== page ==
The leper lived an isolated life, abandoned and feared by the world, able to peep from the brow of the hill at his dear wife and children in the valley below, but he might not sit with them. They were forbidden from greeting him as that might encourage him to go running to them. He lived as an outcast. If he turned the bend in a country lane, or if a shepherd boy searched for his sheep and came across him, then that leper immediately had to shout aloud, “Unclean! Unclean!” and drive the boy away. He would see people’s horror, hear their children crying in fear, witness all the people running off the path to get out of his way. For him there was no sitting at the city gate in the warm evenings or at the village well talking with people. Worship at the synagogue was behind a wall out of the sight of the other worshippers, there was no attendance at marriages and funerals. Lepers had to stay far away from healthy folk, especially if they were upwind – one hundred yards away. Josephus, the first century historian, says that lepers were treated as if they were dead men. The rabbis had made things worse still. If the leper poked his head through a doorway then the rabbis had decided that that house had to be declared unclean. The leper was a sick man, estranged from all that was humane and good.

The worst fact of all was that there was nothing and no one who could help. Moses and the law could not help this man. It could tell him that leprosy was bad. It could tell him where he had to live, and how he had to dress, and what he had to shout, but it couldn’t cure him. He could make every sacrifice in the book of Leviticus, but he would still be a leper. The rabbis said that it was easier to raise the dead that to cure leprosy. There was nothing in the Old Testament that could heal him, and not even the top doctor in Jerusalem could prescribe anything to make him better. There was no diet, no spa, and no medicine. There was no one in Galilee to help him, but neither was there anyone else in all the four corners of the world. Leprosy was everywhere but a cure was nowhere. The leprosy might spontaneously go into remission, and if it did he would present himself to the priest to be confirmed as clean, but there seemed a capriciousness about the disease’s arrival and departure. The hope of every leper was that the disease would burn itself out and go, and so he was looking at himself every day for any signs of the sores shrinking and drying up. He was driven to examine himself, and to look and look at himself. The dying man forced to look at his own dying! His longing was that he might become a burnt out case. He had no one else to look to, and so he looked at himself. He carried each day a sense of worthlessness and despair.

Sickness and death came into the world because of sin. The warning was given to our first parents not to eat from the tree of the knowledge of good and evil for the day that they took the forbidden fruit they would died. But they took it, and immediately they began to die, the woman and her husband. From the moment of their sin mortality came upon them and their seed. As by one man sin entered the world, and death by sin, so death passed upon all men for all have sinned. They became a dying people in a dying race. God appointed all sinners to die. I myself am going to die! I am much nearer death now than seventy years ago. What a thought. Worms are going to eat these hands, and this head. The wages of sin is death. You think of an army in medieval times besieging a city. They hauled in their great siege engines and they hurled their rocks over the city walls onto the houses. Then they hurled in burning bales of hay to start a conflagration. Then they hurled in the bodies of those who have died of the plague to spread disease in the city. That is what Adam and Eve did to all their progeny. By their defiance of the will of God they bequeathed the plague of plagues to mankind.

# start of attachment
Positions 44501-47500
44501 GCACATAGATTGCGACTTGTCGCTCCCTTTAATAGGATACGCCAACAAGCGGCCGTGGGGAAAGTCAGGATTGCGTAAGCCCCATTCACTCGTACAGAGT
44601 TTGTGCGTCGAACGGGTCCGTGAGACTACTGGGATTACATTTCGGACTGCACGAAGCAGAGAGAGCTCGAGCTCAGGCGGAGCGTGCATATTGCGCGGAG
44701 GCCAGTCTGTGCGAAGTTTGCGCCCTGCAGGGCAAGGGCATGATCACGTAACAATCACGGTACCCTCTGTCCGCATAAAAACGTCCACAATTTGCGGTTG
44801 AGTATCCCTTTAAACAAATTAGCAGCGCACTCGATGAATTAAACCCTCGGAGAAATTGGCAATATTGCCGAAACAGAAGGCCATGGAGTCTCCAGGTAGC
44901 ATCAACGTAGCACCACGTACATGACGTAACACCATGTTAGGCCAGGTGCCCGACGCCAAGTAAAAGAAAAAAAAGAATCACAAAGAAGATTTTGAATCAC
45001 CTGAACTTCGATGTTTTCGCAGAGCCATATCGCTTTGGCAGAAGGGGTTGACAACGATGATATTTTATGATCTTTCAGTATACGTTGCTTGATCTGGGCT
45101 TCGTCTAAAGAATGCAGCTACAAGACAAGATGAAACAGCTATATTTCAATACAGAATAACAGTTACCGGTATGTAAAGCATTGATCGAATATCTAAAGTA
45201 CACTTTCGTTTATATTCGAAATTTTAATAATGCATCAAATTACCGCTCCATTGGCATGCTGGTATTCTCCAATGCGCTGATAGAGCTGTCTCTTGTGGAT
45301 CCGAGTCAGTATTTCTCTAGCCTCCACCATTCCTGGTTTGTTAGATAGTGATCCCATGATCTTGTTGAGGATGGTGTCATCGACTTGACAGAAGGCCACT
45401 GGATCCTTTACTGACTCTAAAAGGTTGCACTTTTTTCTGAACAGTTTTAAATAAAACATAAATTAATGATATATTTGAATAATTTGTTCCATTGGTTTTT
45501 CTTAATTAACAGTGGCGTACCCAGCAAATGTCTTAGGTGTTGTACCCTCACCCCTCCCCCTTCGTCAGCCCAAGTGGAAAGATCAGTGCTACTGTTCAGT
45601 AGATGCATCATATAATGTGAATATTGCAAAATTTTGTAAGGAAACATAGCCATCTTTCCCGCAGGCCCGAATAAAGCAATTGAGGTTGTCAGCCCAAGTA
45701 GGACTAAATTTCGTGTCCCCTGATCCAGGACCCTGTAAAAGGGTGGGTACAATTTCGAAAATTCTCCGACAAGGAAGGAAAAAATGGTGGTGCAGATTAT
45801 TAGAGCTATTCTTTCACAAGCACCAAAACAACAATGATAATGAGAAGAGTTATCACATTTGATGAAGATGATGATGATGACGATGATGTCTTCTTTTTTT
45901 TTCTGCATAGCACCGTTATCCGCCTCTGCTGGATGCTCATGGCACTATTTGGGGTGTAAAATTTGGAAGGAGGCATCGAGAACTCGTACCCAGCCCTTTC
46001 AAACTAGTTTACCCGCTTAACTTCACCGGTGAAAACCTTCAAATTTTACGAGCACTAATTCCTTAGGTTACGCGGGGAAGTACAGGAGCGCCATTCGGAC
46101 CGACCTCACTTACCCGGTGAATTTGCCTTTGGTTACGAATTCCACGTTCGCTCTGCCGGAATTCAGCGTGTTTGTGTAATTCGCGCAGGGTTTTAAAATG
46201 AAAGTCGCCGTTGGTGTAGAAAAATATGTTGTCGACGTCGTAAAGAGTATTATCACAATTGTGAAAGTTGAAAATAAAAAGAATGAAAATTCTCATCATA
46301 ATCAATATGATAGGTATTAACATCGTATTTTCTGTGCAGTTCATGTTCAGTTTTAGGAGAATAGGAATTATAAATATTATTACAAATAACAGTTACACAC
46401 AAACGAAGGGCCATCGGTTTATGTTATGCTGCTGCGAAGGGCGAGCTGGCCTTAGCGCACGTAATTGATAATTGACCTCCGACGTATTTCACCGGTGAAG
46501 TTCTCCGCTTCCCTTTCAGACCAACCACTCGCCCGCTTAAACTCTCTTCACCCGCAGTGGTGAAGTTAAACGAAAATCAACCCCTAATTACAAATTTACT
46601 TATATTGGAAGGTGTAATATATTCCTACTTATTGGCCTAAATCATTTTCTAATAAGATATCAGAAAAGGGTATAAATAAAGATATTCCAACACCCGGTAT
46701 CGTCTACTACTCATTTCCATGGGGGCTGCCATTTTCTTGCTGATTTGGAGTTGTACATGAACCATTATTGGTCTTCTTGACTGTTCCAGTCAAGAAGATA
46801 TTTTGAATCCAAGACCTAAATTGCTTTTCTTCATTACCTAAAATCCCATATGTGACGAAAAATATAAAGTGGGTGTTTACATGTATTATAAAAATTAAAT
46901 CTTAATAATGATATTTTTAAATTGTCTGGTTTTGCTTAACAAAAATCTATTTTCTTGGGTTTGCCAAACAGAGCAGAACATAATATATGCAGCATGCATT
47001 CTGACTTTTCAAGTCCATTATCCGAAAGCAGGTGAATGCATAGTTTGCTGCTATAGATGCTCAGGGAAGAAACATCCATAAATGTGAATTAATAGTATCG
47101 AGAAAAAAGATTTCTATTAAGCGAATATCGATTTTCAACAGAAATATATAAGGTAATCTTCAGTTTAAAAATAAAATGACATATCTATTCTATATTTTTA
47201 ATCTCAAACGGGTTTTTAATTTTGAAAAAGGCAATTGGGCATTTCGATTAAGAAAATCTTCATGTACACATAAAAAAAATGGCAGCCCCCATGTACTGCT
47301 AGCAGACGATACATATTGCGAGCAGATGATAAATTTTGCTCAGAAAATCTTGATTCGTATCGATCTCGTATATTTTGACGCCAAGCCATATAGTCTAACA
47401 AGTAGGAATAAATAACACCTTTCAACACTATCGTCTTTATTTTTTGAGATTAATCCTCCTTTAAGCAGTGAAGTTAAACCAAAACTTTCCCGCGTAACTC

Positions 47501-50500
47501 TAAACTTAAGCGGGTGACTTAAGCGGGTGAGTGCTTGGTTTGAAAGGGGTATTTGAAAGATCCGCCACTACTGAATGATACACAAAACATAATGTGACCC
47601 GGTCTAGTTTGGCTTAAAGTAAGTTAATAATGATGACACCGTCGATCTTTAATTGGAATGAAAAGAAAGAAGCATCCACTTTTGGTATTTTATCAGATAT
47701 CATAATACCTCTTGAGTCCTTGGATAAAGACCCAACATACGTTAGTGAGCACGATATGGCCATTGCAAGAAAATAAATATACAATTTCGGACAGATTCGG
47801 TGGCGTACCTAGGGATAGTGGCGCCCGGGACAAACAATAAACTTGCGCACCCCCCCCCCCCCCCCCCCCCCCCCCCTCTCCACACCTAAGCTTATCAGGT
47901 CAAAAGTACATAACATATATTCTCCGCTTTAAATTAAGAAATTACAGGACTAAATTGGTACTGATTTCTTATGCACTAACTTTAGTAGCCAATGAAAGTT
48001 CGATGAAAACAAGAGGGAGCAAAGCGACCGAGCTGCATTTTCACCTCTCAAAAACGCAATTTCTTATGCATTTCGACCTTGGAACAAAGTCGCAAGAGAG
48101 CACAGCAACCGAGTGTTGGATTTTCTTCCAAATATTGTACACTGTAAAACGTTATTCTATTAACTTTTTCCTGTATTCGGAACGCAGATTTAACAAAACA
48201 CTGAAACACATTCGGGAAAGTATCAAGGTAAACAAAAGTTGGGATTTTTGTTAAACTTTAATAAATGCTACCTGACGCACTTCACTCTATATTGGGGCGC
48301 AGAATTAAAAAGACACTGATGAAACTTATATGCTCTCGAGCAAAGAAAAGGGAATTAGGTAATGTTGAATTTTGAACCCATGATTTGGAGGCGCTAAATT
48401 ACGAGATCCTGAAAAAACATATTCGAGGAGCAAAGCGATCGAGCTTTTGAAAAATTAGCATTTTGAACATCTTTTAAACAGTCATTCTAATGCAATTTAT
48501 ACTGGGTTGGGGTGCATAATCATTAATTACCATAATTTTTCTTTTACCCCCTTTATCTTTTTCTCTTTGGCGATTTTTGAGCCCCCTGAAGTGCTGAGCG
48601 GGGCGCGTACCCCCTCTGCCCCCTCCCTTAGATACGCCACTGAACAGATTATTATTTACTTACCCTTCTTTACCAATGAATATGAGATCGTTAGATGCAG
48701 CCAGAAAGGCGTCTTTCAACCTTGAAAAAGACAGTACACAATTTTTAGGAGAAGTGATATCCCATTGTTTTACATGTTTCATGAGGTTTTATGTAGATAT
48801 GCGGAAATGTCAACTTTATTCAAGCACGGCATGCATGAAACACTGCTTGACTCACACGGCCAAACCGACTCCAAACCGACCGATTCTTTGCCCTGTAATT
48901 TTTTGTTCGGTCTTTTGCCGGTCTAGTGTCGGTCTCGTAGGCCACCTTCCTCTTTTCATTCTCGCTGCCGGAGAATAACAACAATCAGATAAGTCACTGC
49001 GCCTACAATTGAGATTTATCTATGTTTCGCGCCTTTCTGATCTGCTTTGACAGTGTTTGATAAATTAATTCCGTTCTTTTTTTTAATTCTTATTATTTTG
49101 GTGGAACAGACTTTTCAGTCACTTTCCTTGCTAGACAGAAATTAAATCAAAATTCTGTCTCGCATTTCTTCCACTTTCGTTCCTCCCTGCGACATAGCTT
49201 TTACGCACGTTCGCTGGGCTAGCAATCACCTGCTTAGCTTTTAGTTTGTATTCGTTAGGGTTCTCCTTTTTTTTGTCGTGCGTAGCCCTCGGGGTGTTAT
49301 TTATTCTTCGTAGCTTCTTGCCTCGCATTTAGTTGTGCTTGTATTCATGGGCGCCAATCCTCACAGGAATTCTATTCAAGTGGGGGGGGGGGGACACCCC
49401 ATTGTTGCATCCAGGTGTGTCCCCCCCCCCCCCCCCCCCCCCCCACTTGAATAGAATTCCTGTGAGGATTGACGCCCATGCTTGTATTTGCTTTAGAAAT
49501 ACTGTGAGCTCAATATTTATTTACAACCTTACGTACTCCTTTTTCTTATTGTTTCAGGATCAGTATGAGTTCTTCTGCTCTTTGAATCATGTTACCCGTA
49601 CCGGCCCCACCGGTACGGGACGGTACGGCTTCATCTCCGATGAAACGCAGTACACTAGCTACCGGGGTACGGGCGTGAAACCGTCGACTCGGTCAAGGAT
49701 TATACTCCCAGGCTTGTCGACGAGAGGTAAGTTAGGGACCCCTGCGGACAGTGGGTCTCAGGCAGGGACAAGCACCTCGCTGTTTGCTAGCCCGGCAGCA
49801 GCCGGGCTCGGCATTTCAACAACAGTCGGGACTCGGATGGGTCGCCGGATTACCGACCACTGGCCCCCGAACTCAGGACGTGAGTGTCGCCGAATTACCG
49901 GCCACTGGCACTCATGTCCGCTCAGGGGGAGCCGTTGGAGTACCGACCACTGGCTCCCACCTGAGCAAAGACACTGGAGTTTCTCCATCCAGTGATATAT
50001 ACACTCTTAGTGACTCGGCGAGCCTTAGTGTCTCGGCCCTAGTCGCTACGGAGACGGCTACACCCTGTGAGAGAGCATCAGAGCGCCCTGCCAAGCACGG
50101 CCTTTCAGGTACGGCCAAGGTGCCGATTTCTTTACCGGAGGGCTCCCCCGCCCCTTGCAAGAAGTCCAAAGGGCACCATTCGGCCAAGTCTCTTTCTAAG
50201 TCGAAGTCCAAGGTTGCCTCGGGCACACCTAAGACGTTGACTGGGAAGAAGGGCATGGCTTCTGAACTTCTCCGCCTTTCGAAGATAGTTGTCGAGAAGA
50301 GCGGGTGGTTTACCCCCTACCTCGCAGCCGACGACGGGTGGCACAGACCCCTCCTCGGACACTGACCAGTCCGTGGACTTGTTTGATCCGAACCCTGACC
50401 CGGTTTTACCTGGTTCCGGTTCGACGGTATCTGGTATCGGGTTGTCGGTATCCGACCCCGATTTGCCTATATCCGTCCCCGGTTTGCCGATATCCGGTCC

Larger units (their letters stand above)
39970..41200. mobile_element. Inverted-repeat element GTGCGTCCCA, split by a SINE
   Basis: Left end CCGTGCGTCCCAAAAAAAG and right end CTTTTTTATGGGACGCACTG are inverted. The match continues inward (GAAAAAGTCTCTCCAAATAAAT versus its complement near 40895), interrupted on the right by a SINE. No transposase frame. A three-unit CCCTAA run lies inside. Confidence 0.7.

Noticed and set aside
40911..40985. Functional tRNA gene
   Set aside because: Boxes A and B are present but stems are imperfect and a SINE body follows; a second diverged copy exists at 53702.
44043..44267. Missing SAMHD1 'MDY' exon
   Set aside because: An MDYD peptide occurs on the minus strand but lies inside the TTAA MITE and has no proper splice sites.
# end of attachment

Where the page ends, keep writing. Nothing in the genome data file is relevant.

So when the prophets want to describe the effect of sin on any of us they might choose the image of a rampant disease: “Your whole head is injured; your whole heart afflicted. From the sole of your foot to the top of your head there is no soundness – only wounds and welts and open sores, not cleansed or bandaged or soothes with oil” (Isa. 1:5&6). That’s you! You are sick through sin. What is one of the titles of the Lord Jesus? The Great Physician. He tells us that he did not come from God into this world for healthy people. He came only for those who are sick through sin. How bad is the sickness? There is not one organ that is undiseased. Not one cell that is not dying. Sin has touched each part of us: our eyes – we are blind to the glory of God in the creation; our ears – we are deaf to his voice when he speaks to us in his word; our mouths – they are full of curses and bitterness; our minds are perverted, our imaginations are twisted, and our affections love that which is mean and degenerate. Our bodies themselves will finally contract an illness and there will be no cure under heaven for it. We are all going to die. You’re a leper because of sin. Isn’t that terribly offensive? You went to church for some inspiration and the preacher told you that in the sight of God you were a leper.

Selina, the Countess of Huntingdon, once invited her friend, the Duchess of Buckingham, to hear George Whitefield. Arnold Dallimore tells us the lady’s reaction. The Duchess was highly offended by his sermon, informing Selina: “It is monstrous to be told that you have a heart as sinful as the common wretches that crawl the earth.” (Arnold Dallimore, George Whitefield, Volume 1, Banner of Truth, Edinburgh, 1975, p.132). But it is not just the mighty and the noble who are offended. The humble and poor are also indignant when told that they are sinners in the sight of God, but they too have sins of omission and sins of commission. The young people from this church had a barbecue on the beach. We made a glowing fire of red hot charcoal bricks. We could have simply ignored it and left it die down and go out by itself – that is like the sins of omission letting love and kindness die. However, we got some buckets of water from the sea and we extinguished the blaze. That is like the sins of commission, smothering love with hatred. So I am saying that we sinners are all, without exception, like this leper, men of great need.